Nicodemus’s third question though… If I had three questions I was able to ask Jesus, knowing I would receive answers, I might steal Nicodemus’s third question. Nicodemus asks, "How can these things be?" 

How can these things be?

A very literal question for Nicodemus. Jesus told Nicodemus that he needed to be born of water and Spirit in order to see the kingdom of heaven. And he wants to know how this is possible. Seems very logical to me. Yet, there are deeper movements here. It’s a very broad question without context and with this one question, Jesus answers in a very deep and spiritual way. Jesus tells Nicodemus about health and wholeness, about love so grand as to boggle the mind, about mercy so deep that the whole world might be saved. 

We don’t have any more to this story than what we hear this morning. The book of John moves on into Jesus discussing purification with John the baptists’ disciples. Yet, this conversation packs a punch because at some point in our lives, we all ask this question. How can these things be? 

Christianity seeks to speak to a crazy world. Yet, from the world’s perspective, Christianity is the crazy one. One man, who is part of God, comes into the world to save and redeem all the sin and suffering of billions of people? We proclaim a God who is three in one and one in three. That love will triumph over all the blackest pain in this world. How can that be?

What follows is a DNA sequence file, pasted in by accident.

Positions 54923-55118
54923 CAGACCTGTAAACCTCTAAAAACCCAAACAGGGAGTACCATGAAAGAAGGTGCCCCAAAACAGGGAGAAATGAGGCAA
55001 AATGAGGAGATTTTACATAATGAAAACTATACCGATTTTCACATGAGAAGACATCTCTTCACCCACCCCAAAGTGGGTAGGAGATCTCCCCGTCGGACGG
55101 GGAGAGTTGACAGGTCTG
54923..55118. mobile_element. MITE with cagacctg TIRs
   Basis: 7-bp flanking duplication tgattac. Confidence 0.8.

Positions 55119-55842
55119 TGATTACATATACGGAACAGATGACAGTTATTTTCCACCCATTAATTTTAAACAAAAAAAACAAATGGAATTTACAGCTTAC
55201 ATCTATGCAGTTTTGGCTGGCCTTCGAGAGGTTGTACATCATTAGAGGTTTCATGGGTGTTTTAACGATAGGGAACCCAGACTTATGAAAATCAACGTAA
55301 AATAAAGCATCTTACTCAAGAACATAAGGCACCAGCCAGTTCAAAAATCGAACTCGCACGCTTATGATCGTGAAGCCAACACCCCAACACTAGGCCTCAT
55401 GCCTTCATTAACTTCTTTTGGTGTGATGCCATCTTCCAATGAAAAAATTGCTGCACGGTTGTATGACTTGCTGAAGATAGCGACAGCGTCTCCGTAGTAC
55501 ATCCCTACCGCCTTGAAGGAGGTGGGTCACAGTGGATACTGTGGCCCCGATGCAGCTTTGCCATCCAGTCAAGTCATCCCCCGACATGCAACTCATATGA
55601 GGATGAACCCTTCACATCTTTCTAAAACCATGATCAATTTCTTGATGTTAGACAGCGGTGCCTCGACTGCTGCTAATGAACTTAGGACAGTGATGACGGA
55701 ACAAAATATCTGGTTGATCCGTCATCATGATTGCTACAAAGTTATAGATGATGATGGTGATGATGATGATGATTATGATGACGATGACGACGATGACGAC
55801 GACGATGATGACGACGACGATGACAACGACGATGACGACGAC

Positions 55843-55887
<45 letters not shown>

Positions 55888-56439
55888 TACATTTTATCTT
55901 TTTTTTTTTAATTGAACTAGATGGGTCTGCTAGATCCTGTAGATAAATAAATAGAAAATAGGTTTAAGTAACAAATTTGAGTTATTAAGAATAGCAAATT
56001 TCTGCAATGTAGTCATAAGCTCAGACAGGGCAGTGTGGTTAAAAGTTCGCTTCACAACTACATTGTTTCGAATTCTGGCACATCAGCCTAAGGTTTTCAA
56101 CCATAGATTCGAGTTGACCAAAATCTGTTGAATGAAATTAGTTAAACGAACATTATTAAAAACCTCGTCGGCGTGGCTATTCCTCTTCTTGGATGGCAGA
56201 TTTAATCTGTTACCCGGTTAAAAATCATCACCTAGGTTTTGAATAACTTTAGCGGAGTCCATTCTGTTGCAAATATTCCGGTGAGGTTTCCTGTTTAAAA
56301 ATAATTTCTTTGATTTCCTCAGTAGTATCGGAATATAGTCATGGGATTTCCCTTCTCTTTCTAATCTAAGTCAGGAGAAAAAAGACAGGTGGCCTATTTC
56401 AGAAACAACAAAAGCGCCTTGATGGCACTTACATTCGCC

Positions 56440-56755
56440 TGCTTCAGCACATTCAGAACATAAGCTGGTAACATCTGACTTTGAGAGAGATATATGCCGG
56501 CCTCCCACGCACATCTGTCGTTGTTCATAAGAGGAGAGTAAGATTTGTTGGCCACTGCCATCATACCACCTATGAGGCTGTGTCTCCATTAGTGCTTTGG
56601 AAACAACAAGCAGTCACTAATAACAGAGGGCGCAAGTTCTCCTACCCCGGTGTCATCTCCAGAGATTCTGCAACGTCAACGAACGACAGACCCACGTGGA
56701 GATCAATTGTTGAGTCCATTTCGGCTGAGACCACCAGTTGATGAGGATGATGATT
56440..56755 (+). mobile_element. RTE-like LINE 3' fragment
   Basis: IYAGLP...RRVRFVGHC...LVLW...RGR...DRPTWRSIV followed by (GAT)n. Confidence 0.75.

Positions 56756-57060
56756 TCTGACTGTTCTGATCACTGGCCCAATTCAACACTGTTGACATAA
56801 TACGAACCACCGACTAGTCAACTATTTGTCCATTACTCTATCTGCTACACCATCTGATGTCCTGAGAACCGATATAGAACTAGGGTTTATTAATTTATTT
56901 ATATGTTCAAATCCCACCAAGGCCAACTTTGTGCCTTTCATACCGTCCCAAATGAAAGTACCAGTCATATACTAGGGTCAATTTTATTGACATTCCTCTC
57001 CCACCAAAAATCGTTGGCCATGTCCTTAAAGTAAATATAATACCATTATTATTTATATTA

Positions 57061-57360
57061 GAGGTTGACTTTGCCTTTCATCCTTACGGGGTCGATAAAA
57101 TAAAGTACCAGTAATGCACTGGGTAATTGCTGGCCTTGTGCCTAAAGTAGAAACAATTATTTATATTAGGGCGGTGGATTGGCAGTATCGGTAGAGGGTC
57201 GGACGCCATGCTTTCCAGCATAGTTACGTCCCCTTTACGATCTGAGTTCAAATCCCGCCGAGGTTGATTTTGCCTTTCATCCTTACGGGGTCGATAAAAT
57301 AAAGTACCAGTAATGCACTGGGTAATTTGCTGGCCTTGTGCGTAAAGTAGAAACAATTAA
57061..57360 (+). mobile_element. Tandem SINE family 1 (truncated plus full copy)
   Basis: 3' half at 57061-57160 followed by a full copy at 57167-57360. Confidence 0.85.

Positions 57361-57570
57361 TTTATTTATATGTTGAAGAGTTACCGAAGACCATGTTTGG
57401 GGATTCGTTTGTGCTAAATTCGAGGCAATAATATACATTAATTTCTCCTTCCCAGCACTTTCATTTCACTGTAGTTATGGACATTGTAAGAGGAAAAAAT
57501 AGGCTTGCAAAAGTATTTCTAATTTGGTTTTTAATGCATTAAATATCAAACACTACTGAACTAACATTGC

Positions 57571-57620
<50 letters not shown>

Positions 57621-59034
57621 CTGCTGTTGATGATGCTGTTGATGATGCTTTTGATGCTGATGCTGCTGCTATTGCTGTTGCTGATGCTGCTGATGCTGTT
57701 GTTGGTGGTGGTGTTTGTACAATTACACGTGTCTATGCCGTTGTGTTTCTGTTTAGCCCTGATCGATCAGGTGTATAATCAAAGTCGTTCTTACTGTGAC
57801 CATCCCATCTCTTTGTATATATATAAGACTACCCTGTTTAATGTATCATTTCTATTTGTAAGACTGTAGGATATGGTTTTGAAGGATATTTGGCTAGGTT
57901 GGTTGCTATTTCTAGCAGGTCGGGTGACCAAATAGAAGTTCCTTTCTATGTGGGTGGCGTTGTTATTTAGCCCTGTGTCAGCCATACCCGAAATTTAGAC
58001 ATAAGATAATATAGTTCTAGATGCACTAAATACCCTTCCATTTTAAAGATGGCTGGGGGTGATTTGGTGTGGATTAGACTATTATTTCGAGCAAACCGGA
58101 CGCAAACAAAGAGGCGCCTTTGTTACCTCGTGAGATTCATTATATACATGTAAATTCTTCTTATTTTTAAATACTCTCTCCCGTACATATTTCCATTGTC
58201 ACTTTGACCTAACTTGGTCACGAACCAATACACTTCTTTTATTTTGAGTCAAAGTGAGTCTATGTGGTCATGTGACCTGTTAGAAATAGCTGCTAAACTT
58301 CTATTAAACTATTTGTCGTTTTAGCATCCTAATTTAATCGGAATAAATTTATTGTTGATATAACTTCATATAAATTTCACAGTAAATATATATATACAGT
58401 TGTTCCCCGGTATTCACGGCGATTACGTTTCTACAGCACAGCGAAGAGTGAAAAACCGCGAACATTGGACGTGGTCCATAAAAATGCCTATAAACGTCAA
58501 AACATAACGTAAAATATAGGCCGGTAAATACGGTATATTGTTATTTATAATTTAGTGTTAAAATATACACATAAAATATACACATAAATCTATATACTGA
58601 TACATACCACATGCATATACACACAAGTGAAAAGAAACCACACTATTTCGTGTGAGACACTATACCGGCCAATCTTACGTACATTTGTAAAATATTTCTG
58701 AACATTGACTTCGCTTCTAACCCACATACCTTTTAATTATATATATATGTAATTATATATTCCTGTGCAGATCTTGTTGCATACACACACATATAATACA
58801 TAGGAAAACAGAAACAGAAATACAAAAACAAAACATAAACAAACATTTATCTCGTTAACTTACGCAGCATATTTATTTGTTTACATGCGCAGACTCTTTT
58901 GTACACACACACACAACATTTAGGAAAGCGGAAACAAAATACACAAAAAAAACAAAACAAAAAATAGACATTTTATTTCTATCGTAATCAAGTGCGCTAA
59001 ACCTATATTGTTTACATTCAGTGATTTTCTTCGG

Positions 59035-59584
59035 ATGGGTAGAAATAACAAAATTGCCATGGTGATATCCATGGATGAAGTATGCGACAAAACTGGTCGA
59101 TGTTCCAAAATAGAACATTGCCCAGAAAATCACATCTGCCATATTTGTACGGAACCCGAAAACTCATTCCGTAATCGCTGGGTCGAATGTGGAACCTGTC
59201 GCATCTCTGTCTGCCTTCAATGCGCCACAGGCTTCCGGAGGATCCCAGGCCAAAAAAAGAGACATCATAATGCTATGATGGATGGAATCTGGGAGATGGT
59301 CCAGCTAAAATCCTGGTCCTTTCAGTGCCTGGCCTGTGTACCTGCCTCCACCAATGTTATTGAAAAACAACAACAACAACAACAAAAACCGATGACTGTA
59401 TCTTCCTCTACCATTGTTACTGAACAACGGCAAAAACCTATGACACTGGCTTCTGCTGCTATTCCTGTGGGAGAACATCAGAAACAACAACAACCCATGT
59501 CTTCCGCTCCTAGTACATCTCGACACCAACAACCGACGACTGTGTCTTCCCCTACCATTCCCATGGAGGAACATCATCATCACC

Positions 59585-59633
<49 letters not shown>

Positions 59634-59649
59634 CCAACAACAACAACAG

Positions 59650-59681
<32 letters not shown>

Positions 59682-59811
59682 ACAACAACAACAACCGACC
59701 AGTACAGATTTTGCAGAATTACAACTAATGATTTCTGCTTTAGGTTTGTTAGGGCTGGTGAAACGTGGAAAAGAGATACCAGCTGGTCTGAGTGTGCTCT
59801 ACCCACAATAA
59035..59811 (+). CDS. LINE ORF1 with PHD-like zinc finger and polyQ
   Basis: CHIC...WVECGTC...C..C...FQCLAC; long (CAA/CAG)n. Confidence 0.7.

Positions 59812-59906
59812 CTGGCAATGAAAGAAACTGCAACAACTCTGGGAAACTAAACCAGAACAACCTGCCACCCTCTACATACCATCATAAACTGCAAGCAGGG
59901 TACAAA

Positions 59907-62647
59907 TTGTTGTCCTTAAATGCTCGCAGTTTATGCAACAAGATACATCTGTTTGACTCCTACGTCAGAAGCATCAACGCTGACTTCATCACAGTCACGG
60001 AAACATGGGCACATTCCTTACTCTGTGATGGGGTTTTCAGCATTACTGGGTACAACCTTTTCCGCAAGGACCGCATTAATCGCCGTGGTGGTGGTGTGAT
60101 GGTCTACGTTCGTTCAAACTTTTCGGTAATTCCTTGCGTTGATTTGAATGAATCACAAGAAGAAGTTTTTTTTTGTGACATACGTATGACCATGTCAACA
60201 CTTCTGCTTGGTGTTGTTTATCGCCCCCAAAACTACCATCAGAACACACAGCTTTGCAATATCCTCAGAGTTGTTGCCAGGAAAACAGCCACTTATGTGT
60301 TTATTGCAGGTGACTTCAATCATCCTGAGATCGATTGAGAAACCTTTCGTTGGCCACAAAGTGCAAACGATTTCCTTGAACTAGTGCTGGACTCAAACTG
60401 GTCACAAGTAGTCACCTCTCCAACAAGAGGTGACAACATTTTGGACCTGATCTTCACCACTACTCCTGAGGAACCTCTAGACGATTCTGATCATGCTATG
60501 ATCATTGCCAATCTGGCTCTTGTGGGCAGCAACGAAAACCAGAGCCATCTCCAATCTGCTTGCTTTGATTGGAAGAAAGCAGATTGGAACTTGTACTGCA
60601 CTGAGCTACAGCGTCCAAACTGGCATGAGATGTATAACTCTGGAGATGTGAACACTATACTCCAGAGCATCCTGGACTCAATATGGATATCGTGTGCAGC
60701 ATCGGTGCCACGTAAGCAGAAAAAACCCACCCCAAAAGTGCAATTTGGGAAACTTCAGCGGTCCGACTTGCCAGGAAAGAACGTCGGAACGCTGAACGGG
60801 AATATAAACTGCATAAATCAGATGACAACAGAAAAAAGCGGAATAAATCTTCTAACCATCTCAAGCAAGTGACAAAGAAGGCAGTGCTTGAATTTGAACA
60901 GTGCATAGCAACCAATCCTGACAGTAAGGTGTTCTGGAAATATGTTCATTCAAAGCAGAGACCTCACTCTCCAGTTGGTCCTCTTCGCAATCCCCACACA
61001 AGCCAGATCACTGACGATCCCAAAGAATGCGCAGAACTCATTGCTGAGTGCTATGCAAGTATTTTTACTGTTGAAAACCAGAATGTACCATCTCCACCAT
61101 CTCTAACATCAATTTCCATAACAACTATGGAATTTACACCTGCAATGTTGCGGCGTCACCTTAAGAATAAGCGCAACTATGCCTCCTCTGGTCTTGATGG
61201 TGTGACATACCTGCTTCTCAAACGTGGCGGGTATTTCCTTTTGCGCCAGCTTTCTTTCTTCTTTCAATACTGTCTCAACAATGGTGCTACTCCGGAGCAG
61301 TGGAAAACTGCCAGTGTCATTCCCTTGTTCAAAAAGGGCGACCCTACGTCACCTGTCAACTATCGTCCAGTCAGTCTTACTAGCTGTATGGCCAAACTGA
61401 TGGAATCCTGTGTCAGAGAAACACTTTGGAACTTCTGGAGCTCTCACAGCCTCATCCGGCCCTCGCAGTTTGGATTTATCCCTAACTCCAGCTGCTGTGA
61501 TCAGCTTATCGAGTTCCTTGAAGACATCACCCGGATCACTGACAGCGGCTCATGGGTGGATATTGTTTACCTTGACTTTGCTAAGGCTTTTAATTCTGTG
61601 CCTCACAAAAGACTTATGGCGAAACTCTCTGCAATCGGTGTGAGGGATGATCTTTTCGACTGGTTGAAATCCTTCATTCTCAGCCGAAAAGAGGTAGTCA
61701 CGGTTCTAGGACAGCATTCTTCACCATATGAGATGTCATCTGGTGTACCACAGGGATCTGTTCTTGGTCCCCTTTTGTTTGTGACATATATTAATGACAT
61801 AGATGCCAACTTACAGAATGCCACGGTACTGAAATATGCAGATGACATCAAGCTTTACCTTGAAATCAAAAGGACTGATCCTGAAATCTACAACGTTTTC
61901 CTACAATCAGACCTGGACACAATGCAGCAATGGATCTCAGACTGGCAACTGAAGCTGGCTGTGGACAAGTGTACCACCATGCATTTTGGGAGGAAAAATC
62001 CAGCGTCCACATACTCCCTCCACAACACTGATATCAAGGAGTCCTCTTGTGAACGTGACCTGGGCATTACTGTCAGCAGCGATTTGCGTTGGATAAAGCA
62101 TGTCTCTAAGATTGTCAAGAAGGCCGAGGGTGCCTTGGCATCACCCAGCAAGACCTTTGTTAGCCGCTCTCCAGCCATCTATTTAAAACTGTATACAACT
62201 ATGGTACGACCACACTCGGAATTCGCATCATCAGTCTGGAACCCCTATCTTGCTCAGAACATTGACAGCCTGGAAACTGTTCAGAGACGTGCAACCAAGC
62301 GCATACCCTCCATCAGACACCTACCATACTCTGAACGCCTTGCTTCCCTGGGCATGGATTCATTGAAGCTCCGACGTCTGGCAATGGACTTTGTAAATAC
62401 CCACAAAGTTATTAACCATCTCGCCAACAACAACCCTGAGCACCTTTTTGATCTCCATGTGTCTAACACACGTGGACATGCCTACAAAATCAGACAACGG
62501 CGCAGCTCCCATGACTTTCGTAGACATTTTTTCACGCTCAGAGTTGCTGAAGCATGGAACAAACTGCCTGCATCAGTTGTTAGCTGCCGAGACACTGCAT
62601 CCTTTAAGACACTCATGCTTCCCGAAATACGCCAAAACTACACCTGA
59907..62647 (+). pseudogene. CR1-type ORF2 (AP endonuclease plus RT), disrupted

Nicodemus’s doubt and question is something that ties us all together. We all have questions and things we wonder about. There is an incredulousness of what is going on here. In this room today. The working of the Holy Spirit. The working of the full Trinity. How can Jesus be fully present with us? Yet, we believe that he is. In our community, in our fellowship, in our worship, in the breaking of bread and our prayers. We believe in God who is fully present with each of us every day of our lives.

We do not always need to understand. We feel that we need the answers, but the truth cannot always be understood logically. We speak of things here that we cannot know, we can only believe. We are brought together through our questions, but we are also brought together because Jesus already knows each of our hearts.  It must seem impossible outside of these walls. Yet, we are sent forth from this building to proclaim the impossible. There are many mysteries, but we know that nothing is impossible with God. God loves us so much that God gave his only Son so that we might all have eternal life. He does more than we can ever imagine. Jesus has redeemed all our sins and forgiven us. Nothing is impossible with God. And for that, we say, Thanks be to God.